Lamb House

Lamb House was the home of Henry James from 1897, when he was 55, until his death in 1916. Below, the residence as it appeared in the late 1930s or early 1940s. To the left of the house, at the end of the high wall, is the garden room where in summer James did most of his writing. The garden room was destroyed by a bomb in August 1940.

Lamb House 1930s

Look here for more about Lamb House from Colm Toibin, whose portrait of Henry James, The Master, beautifully evokes James’s life at Lamb House. If you read The Master — and you should — you will want to know what Lamb House looks like.

Photos: Jim Linwood, doveson2008, both via Flickr.

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The Master

Henry James

Henry James
Rye, England, 1906
Photogravure by Alvin Langdon Coburn, 1882-1966

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Public Writer, Private Writer

Preparations continue for this winter’s publication of Defending Jacob. The cover art is locked in (sneak preview soon). Yesterday I spent six hours being photographed on Boston street corners in various brooding writerly poses. This morning comes news that the book has sold in China, making it the rare product that we export to them. (Hang on, America, just a few more books and I’ll get this darn trade deficit turned around.)

But the strangest bit, to me, is that I will soon go off on a “pre-publication tour.” In September and October, I will visit regional trade shows for independent booksellers in New England, Chicago, Detroit, Minneapolis, southern California (Long Beach) and northern California (San Francisco). I am delighted to do this, of course. Author tours, pre- or post-publication, are rare today. Not penny-on-the-sidewalk rare — unicorn rare. So I’m very grateful to my publisher for putting increasingly scarce resources behind my book.

At the same time, I can’t help thinking that I am a hell of a lot less interesting in person than I am in my books. In person, I am a perfectly pleasant guy, I suppose, but no author can replicate the intensity and intimacy of a good reading experience. Most authors I’ve met? Meh, the book was better. That’s the nature of reading, which requires the reader to conjure the author’s voice out of squiggles on the page. Inevitably the voice you, the reader, create in your head has a special quality. It seems to come from inside you, it seems to originate in your own thoughts. A good book hijacks the inner voice that burbles constantly in every reader’s head. That’s what makes the medium so powerful: the story takes place inside the reader’s consciousness. No wonder the author’s voice seems so familiar and authoritative.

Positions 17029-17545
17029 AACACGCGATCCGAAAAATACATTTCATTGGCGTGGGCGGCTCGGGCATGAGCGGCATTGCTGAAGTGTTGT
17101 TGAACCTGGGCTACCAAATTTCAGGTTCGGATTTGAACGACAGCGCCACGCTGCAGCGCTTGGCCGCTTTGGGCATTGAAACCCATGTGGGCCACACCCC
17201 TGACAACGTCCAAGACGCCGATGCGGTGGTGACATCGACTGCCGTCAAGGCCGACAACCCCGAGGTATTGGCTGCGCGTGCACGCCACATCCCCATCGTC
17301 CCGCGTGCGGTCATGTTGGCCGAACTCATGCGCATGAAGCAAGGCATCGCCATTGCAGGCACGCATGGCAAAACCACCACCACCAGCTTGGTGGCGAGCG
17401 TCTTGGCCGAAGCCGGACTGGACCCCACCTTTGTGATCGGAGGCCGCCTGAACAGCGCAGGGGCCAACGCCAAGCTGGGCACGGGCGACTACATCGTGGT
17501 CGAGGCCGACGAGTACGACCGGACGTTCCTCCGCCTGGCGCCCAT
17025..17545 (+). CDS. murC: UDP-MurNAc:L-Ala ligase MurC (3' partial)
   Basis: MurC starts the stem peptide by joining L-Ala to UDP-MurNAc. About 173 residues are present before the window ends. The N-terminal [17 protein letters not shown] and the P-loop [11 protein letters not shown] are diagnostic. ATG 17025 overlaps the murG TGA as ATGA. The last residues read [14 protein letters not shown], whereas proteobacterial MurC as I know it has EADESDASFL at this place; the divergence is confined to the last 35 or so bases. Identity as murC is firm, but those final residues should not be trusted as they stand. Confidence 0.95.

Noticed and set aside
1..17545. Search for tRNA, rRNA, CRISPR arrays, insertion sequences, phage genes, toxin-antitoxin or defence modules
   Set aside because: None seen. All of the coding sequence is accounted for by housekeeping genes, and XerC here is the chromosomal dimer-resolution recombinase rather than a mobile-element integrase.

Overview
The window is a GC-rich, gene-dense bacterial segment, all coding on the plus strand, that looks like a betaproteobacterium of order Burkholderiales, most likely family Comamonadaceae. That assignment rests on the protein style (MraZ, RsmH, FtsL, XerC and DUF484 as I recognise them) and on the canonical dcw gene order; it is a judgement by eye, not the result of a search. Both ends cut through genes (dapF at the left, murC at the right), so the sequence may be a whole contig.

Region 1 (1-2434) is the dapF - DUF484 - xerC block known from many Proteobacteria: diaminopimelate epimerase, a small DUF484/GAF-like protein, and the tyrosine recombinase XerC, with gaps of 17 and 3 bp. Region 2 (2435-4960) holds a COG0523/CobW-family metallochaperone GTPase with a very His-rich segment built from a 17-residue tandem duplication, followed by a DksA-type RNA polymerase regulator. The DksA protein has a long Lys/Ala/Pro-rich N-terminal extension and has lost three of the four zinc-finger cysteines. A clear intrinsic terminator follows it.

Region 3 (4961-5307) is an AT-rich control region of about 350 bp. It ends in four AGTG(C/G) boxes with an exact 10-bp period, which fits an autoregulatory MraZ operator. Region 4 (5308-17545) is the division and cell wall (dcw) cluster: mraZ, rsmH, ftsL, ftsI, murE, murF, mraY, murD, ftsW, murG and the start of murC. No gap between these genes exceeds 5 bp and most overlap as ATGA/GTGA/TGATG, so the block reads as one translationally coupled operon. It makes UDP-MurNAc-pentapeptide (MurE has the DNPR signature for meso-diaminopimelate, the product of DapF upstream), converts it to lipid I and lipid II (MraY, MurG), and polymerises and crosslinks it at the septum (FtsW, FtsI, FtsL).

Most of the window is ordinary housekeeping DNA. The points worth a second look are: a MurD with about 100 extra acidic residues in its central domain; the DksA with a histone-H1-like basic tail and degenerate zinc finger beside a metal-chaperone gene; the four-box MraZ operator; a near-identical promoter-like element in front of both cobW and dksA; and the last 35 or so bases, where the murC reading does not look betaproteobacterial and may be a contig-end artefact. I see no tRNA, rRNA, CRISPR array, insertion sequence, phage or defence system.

The author’s voice is not my real, conversational voice, of course. When you read my books, you hear only my most articulate, well-crafted sentences. My best and most refined self. That’s what good writing is. The rest — the clumsy phrases, the not-quite-right words or metaphors, all the inarticulate flubs that characterize ordinary speech — is edited out. Even my realistic dialogue is not quite real, the quotation marks notwithstanding. It is shaped, polished, crafted, improved. Every stammer and stumble is calculated for its precise effect. It is the way you would talk if you had a writer scripting your life. (How great would that be?)

Surely readers know all this, but they crave the writer’s personal presence anyway. They want to meet the awkward, bashful, inarticulate writer behind the exalted, hyper-articulate authorial voice they’ve heard in their heads. That’s why there are bookstore readings and author tours and Oprah (well, there used to be Oprah). Continue reading →

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Hemingway, 1916

Hemingway fishing, 1916

Ernest Hemingway, age 17, fishing at Walloon Lake, Michigan (1916). Below, another photo of Hemingway apparently from the same trip. Today is Hemingway’s 112th birthday. (Sources: Wikimedia Commons, JFK Library.)

Hemingway 1916